What did the president know and when did he know it?
Forty years ago, in the summer of 1973, a little-known 34-year-old White House counsel, John W. Dean, delivered riveting televised testimony before the Senate Watergate Committee. The committee was investigating the role of President Richard Nixon’s administration in a June 17, 1972, break-in at the Democratic National Committee headquarters at the Watergate complex in Washington, D.C. Dean’s revelations of the administration’s attempt to cover up its involvement led to Nixon’s resignation on August 4, 1974. Dean later pleaded guilty to obstruction of justice for his part in the scandal. Dean is working on his third book related to Watergate, scheduled to be released next year. In transcribing or re-transcribing 1,000 audiotapes, he has uncovered, he says, “news of a historical nature”: Nixon’s knowledge about a planned break-in to George McGovern’s presidential campaign headquarters in 1972.
Forty years after Watergate, what’s the big public lesson about power and the presidency?
Today, unfortunately, the lesson of Watergate is don’t get caught if you abuse power, and if you cannot hide your abuses, as several Nixon successors have shown, simply tell the world you are using your power for the good of America, and act like you mean it. That will sound cynical, but it is the sad truth. For several decades, the shadow of Watergate did have a restraining influence on abuses of government power and misuses of the American presidency. But as the memory of Watergate began to fade, so did the lessons. In fact, there has been a successful effort to take the presidency back to its pre-Watergate status.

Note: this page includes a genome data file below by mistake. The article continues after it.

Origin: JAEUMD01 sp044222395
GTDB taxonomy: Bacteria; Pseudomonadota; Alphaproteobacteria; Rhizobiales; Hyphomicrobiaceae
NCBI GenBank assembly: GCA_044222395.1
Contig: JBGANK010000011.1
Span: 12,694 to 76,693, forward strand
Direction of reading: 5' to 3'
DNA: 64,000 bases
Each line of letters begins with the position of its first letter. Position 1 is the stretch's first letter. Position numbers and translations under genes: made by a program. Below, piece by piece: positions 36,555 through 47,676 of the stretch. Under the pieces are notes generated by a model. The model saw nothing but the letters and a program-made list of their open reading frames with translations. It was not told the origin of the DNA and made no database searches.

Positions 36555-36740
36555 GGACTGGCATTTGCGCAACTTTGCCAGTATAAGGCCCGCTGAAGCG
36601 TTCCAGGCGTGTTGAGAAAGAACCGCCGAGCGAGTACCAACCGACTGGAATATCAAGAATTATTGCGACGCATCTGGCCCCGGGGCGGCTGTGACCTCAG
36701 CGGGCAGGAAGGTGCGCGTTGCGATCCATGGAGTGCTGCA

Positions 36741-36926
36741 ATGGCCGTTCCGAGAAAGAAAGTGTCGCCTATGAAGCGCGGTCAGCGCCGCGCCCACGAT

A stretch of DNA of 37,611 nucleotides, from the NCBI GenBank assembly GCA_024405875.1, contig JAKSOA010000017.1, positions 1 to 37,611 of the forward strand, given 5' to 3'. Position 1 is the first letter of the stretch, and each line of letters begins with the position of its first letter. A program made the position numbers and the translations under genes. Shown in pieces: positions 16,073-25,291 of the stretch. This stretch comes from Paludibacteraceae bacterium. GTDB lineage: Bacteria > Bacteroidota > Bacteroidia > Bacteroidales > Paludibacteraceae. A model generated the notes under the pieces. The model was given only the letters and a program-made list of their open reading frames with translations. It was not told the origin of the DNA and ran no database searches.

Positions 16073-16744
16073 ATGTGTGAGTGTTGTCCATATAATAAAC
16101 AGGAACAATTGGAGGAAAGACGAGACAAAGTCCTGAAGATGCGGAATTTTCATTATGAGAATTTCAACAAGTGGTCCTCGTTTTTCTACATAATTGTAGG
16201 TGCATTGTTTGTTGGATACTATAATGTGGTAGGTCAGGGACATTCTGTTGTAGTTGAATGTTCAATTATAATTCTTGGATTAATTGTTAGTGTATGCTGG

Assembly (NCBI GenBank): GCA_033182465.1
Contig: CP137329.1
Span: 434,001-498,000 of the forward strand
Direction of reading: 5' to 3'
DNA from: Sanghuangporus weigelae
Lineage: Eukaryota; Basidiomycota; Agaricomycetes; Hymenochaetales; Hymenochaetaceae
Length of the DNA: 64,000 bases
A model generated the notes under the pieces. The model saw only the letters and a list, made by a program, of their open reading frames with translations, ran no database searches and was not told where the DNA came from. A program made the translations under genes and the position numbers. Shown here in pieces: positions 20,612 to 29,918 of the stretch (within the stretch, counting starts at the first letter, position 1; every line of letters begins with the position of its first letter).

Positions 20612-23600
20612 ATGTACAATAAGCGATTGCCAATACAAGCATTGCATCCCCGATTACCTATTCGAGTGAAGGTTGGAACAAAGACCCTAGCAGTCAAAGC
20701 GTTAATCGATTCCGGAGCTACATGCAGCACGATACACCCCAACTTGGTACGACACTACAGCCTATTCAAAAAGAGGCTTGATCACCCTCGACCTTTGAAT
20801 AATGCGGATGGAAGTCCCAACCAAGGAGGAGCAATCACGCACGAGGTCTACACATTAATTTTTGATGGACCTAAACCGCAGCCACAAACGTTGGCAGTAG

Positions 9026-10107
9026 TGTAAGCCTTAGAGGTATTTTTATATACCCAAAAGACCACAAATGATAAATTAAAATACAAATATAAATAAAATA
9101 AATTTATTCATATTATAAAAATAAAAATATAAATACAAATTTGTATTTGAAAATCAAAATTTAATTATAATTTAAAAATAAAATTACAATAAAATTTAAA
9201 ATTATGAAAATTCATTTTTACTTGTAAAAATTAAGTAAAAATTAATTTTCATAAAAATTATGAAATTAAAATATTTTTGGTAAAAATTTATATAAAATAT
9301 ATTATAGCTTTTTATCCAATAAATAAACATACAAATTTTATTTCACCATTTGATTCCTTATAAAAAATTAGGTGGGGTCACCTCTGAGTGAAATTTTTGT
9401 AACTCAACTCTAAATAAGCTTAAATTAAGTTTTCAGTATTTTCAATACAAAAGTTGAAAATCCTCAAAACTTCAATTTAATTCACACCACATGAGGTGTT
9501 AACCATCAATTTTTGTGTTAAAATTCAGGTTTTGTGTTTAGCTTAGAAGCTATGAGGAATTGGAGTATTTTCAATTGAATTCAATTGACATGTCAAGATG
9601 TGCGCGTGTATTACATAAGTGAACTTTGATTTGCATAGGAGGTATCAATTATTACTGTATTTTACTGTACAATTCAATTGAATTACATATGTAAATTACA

Why was Nixon so obsessed with secrets and enemies?
Richard Nixon began his presidency hoping to make it highly transparent. Indeed, his first instructions on “executive privilege” reflect such a desire. Nixon, like his immediate predecessor Lyndon Johnson, was besieged by serious national security leaks during the Vietnam War, which he felt limited his options to govern. As the leaks increased, so did his efforts to keep secrets. As for his desire to do in his enemies, both perceived and real, it was worse than I thought. I am currently listening to all of his conversations relating to Watergate, and it is striking that the more assured he became of his 1972 reelection, the more he was determined to get back at his enemies. Why he was this way is a matter for psychologists and psychiatrists.
When did you first become aware of the legal gravity of the Watergate cover-up?
I was not aware that I was on the wrong side of the law until after the election. I should have been aware immediately, but conspiracy to obstruct justice is not a brightline crime. After the June 17 arrests of the burglars at the Watergate, I suggested to John Ehrlichman, who had been White House counsel before me, that we bring a criminal lawyer on the staff because we did not have that experience. He rejected the suggestion. That was a mistake.